In-depth 2018: Tilling the soil and more – Mentorship (week eleven)

At this point in the project you should have concluded the preparing and negotiating phase.  We will now spend most of our time in the enabling phase.   The mentor provides adequate conditions, such as support, challenge and vision, adding feedback and reflection during the enabling phase.  Mentors coach and model what they would like us to know, understand and practice, providing continuous feedback and support and creating a learning environment to build and maintain the relationship.  The learning environment includes the physical setting, resources and opportunity. Respect, trust  and communication are important elements in maintaining the relationship as well.

Zachary (2000) notes that feedback and overcoming obstacles are two strategies to enable support, challenge and vision to occur. You, as the mentee, are responsible for asking for feedback by:

– being specific and descriptive in asking for feedback

– making sure that what you are asking for is clear and understandable

– staying focused

– avoiding being defensive

– seeking alternatives, not answers

– checking for understanding

– making sure you are getting what you need

– asking for feedback on a regular basis

Lastly, how can obstacles be overcome or reduced?

– making sure you are available but not expect they are available at your beg and call

– making sure your mentor is  more skilled than you are

– making sure your mentor is focused and meeting your needs

– making sure you commit as a mentee and follow through on your responsibilities

Reflection Questions for Week 11:

1. What kinds of learning opportunities does the mentor provide to expose you to new learning?

2. What kinds of learning opportunities exist to reinforce new learning?

3. What kinds of opportunities exist that might accelerate learning?

4. When you get together what do you talk about?

5. What is going particularly well in your mentoring relationship right now?

6. What are you learning about one another?

Enjoy the learning in the moment!

Mulder ten Kate

In-depth 2018: Mentorship (week seven)

Zachary points out that “mentoring relationships progress through four predictable phases: preparing, negotiating, enabling, and coming to closure” (p. 49).  Each of these phases may vary in length depending on the people involved and type of project.  Opportunities to reflect, such as blog posts, enhance the learning throughout these phases and allow for tweaking interactions throughout the entire duration of the project.  Zachary notes that ” Reflection, in combination with the key elements of readiness, opportunity, and support, forms the scaffolding (or structure) for facilitating the learning that takes place throughout each phase” (p. 50).


– clarifying expectations

– setting goals

– making sure the mentor is ready


– defining content and relationship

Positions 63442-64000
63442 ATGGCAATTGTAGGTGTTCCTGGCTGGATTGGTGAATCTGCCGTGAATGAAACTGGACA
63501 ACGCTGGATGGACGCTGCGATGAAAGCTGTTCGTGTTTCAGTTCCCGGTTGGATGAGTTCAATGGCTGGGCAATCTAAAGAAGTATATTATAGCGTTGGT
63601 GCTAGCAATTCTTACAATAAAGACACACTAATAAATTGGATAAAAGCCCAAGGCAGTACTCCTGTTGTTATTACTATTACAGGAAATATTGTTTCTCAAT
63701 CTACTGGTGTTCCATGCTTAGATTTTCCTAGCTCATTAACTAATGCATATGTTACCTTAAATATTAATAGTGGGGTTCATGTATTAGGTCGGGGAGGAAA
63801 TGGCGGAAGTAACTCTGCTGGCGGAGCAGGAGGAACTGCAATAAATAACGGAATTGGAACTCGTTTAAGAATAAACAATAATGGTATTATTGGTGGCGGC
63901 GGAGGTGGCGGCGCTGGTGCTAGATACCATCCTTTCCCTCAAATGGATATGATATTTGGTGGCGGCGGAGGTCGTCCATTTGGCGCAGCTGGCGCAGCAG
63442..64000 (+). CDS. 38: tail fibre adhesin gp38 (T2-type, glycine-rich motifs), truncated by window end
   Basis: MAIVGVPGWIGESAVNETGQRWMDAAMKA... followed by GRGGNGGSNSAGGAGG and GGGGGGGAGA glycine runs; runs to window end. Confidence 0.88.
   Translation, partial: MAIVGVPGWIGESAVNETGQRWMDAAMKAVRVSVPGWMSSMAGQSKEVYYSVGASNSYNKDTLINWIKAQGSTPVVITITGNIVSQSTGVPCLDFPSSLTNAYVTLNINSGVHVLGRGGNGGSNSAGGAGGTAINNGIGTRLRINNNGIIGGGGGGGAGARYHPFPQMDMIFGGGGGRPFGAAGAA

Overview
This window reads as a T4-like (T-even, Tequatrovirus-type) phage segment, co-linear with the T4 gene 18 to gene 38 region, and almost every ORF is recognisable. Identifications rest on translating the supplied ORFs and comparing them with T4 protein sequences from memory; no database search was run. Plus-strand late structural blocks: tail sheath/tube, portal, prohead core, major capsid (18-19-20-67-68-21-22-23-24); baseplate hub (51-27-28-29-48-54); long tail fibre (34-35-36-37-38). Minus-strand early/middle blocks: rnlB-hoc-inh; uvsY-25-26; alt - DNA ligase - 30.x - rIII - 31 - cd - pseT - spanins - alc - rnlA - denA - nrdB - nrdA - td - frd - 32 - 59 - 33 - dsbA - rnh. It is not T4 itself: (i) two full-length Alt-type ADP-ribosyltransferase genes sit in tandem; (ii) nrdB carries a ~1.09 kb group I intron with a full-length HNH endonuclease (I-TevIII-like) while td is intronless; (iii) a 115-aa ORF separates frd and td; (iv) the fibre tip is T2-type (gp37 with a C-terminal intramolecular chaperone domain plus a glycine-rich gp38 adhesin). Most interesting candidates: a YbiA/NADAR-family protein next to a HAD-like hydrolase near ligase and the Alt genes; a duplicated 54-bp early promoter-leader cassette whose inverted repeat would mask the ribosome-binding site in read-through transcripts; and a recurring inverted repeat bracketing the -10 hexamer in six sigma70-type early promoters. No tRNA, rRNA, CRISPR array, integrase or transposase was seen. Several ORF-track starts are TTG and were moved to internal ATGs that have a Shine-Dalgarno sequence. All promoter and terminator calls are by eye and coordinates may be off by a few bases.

– sharing understanding about assumptions, expectations, goals, and needs

– addressing confidentiality, boundaries, and limits

– sharing details about how and when to meet, responsibilities, criteria for success


– implementing the project

– maintaining trust, communicating and learning

Coming to closure:

– evaluating learning

– applying learning to other situations

– acknowledging mentor

– celebrating learning

At this point in the project, you should be in the enabling phases of the mentoring relationship.   Zachary (2000) concludes, “Facilitating effective learning relationships requires a mentor’s commitment to time and investment of time during the entire mentoring cycle.  Reflecting on one’s own learning and tending to the key elements of readiness, opportunity, and support to make sure that they are in place helps mentors promote the learning of their mentees” (p. 64),

Reflection Questions for post #4 (week seven) :

1. What has been my most difficult mentoring challenge so far?  Why?

2. What is working well? Why?

3. What could be working better?  How can you make sure this happens?


In-depth 2018: The context of mentorship (week five)

Zachary (2000) defines “context” as, “the circumstances, conditions, and contributing forces that affect how we connect, interact with, and learn from one another” (p. 29).  Every talons learner should realize that this statement does not only apply to our in-depth project, but also, for example, to our group projects in our quads and committee work for our upcoming adventure trip.  Even though each of these examples has a context, they vary from one another significantly. These contexts are situational and complex. In other words, the context changes from project to project, but also from moment to moment during one project.

Let’s say that someone makes  a remark in a group that someone does not appreciate or takes offense with. The context in which we work will have slightly altered the relationship the group members have with one another.  The person most deeply affected by the comment may be assertive and point out how the comment was perceived or may remain silent and no one will know that something in the group has slightly shifted. Every act and every word will change the context in which we work with one another. At the same time, what we do or say in one context may not be appropriate in another context.  How we interpret a situation will depend on our own experiences and history.  Daloz (1986) points out that we, individually and collectively, respond to people’s behaviours and values in a context and in turn the context responds to us as well.

Zachary (2000) states, “The context of a mentoring relationship adds its own unique layer of complexity…Because multiple  contextual layers affect an individual simultaneously, learning partners in a mentoring relationship need to communicate expectations and establish ground rules and processes that work for them in specific context” (p. 30).

Is the context of the mentoring relationship, for example:

1. long distance?

2. cross-cultural?

3. cross-gender?

4. cross-generational?

In any mentoring relationship, some ground rules need to be set up in advance so the mentor and mentee have a clear picture of what the purpose, processes and product are going to be at the end of their time together.

Some of the questions and points to address are:

1. How many times are we going to be meeting?   How regular?  How long is each session? Time commitment?